Robert Harwood "Bob" Strong was born August 30, 1915, in Sutherlin, Oregon, to Sidney and Lula Belle Williams Strong. The Strong family, including Bob's older sister Marian and his younger brother, Sidney, moved to the Mission Valley in 1917. Bob lived most of his 98 years within sight of his beloved Mission Range.
Bob, his sisters and brother attended school in St. Ignatius. He graduated from St. Ignatius High during the depths of the depression. He then 'rode the rails' to eastern Montana and, along with many other young men in similar circumstances at that time, worked on the Fort Peck Dam project. Subsequently Bob went to Seattle to attend the University of Washington, working as a janitor in a fraternity house at night so that he could take classes during the day. While he was not able to complete his degree, Bob learned enough to be hired as a draftsman at Boeings.
On June 8, 1941, Bob married Nina Lillian Jacobson. Lillian, whose family were neighbors of the Strongs back in the Mission Valley, had been working at a resort in Northwestern Washington. Bob and Lillian remained in the Seattle area – where their eldest son, Sidney James was born – for a couple of years before returning to the Mission Valley to work with his dad on his dad's ranch. Shortly after his return to the ranch, however, he enlisted in the army. After training in Maryland, Bob and many other young men were headed to Hawaii on the way to fight in the South Pacific. While the ship was en route to Hawaii, the first of the atomic bombs was dropped on Japan.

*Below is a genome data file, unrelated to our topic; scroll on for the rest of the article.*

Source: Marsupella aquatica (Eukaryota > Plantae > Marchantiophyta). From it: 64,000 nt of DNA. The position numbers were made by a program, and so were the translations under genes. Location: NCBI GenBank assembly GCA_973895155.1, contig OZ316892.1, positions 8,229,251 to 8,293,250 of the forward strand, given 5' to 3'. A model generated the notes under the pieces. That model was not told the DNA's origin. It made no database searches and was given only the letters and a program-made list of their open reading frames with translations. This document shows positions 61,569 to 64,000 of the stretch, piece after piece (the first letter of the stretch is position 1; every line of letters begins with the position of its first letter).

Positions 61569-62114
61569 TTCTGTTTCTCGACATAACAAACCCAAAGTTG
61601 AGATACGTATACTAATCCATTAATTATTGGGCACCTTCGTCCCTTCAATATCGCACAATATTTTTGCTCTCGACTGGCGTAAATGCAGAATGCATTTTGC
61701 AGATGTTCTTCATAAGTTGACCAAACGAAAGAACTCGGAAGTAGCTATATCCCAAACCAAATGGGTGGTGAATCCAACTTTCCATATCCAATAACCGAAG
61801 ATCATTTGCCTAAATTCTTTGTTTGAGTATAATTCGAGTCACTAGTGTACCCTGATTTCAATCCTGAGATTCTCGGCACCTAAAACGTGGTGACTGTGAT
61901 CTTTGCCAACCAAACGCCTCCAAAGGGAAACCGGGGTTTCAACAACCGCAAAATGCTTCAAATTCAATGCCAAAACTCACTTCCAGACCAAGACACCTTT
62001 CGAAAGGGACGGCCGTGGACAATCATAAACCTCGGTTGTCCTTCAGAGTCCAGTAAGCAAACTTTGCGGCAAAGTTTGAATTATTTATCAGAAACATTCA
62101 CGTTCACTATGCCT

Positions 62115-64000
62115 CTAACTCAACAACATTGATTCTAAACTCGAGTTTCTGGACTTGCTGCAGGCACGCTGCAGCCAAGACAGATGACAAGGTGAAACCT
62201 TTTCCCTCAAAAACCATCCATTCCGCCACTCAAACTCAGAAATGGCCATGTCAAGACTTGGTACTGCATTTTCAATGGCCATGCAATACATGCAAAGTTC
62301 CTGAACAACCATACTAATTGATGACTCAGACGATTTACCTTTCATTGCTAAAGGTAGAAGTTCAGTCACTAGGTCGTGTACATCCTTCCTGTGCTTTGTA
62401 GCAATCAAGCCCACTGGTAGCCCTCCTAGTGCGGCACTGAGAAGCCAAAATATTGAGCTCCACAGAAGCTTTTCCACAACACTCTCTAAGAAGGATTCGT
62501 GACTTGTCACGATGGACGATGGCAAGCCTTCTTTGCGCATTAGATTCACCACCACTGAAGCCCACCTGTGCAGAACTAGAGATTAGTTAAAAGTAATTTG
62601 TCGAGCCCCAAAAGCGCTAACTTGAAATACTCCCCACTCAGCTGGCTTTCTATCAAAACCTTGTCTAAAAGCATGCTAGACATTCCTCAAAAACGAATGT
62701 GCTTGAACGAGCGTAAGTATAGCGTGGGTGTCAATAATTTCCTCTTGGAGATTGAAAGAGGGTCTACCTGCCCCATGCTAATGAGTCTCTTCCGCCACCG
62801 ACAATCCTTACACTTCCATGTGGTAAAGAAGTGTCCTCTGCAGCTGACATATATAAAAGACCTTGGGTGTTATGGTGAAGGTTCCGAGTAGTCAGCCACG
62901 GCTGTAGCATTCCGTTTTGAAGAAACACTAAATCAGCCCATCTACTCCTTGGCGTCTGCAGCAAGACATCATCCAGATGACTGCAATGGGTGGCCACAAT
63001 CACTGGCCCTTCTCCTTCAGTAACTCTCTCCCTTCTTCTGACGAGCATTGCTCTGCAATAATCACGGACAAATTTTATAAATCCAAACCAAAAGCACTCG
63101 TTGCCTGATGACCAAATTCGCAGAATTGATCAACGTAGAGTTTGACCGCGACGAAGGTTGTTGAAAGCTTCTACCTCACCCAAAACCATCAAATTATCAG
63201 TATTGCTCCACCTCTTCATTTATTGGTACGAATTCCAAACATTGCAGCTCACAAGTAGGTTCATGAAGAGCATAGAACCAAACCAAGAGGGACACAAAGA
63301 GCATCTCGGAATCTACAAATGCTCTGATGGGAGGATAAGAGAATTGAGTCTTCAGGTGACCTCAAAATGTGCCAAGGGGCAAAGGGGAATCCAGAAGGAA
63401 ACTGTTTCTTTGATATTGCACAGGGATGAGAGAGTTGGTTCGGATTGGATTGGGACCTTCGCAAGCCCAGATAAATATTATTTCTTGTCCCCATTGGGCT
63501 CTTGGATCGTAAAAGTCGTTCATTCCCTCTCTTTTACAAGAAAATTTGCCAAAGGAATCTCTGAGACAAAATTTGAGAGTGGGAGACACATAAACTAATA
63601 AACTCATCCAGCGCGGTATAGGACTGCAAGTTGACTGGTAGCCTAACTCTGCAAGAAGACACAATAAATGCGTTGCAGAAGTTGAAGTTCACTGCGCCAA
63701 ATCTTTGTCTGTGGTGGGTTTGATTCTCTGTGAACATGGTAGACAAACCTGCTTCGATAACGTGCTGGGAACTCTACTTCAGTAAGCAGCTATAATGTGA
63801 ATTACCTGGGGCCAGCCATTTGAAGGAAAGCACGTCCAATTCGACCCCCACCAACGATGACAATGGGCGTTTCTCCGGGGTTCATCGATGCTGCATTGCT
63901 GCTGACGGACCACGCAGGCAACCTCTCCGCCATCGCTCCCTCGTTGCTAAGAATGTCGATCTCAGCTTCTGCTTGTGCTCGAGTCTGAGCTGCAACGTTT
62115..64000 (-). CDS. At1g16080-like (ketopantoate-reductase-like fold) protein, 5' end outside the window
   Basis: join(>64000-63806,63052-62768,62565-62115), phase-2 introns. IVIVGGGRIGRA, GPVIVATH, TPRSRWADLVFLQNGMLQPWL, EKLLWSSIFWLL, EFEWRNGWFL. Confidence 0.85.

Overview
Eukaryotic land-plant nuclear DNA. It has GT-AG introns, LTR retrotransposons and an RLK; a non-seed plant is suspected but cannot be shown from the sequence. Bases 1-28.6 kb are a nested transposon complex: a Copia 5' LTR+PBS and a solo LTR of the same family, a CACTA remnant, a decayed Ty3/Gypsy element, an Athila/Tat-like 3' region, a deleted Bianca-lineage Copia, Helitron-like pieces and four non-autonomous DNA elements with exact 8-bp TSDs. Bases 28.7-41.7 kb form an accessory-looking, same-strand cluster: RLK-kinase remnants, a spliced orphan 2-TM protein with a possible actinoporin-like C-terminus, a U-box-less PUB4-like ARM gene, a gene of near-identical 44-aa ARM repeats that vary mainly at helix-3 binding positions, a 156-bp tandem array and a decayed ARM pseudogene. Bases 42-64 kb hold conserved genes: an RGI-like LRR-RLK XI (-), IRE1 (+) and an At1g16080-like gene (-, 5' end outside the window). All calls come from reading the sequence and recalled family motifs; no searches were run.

Bob and his dad ran a dairy farm for several years. During this time Bob developed undulant fever from the blood of a cow that was infected with Bangs. He fully recovered from this disease, but it took its toll, and so, in the mid-1950s, the dairy herd was sold, and Bob began driving a milk truck, picking up Grade A milk in the area and hauling it, every day, to the Community Creamery in Missoula. Then, during the Spring, Summer and Fall seasons, Bob would come home and care for his own 80-acre farm.
Polson became home for Bob and Lillian in 1979 where he worked as County Assessor and served as a one term County Commissioner. Upon turning 65, Bob announced that he must retire to make room for others in more need of employment. He then devoted his endless energy to the community he so dearly loved. For more than 20 years Bob delivered food from local grocery stores to Loaves and Fishes, a food pantry for those in need. He did not miss a day in this work and was so regular that when once late for a delivery, concerned friends checked his home and were considering calling the police when he suddenly appeared. It turned out Bob had been taken for a surprise helicopter ride for his birthday. He promised he would never be late again. He wasn't.
Bob and Lillian celebrated more than 64 years of marriage when Lillian unexpectedly died in December 2005. The careful planner he was; Bob had prepared otherwise, fully outfitting the house with new appliances so that Lillian could manage well in what he knew would be his earlier death. There was a bit of a learning curve. While a master at baling machine repair and just about anything else with moving parts, he struggled with the proper use of the automated washing machine. He eventually learned that a detergent worked much better on his jeans than Downey.
Bob was a fixture on his daily bicycle rides through the streets of Polson. He could be a bit possessive of his road rights and had more than one discussion with Polson police about his right to cross Highway 93 whether or not the crossing light was the correct shade.
Bob leaves six children: Sidney Strong (Seattle, WA), David Strong (Chicago, IL), Keith Strong (Great Falls, MT), Wayne Strong (Newburg, OR), Kenneth Strong (Goshen, CT) and Wendy Wilbanks (Aurora, CO). They, in turn provided him with 13 grandchildren and 13 great grandchildren. Bob Strong led a full life and leaves us with memories eternal.
Memorial Arrangements are pending.
Read Robert "Bob" Strong's Obituary and Guestbook on www.groganfuneralhome.com.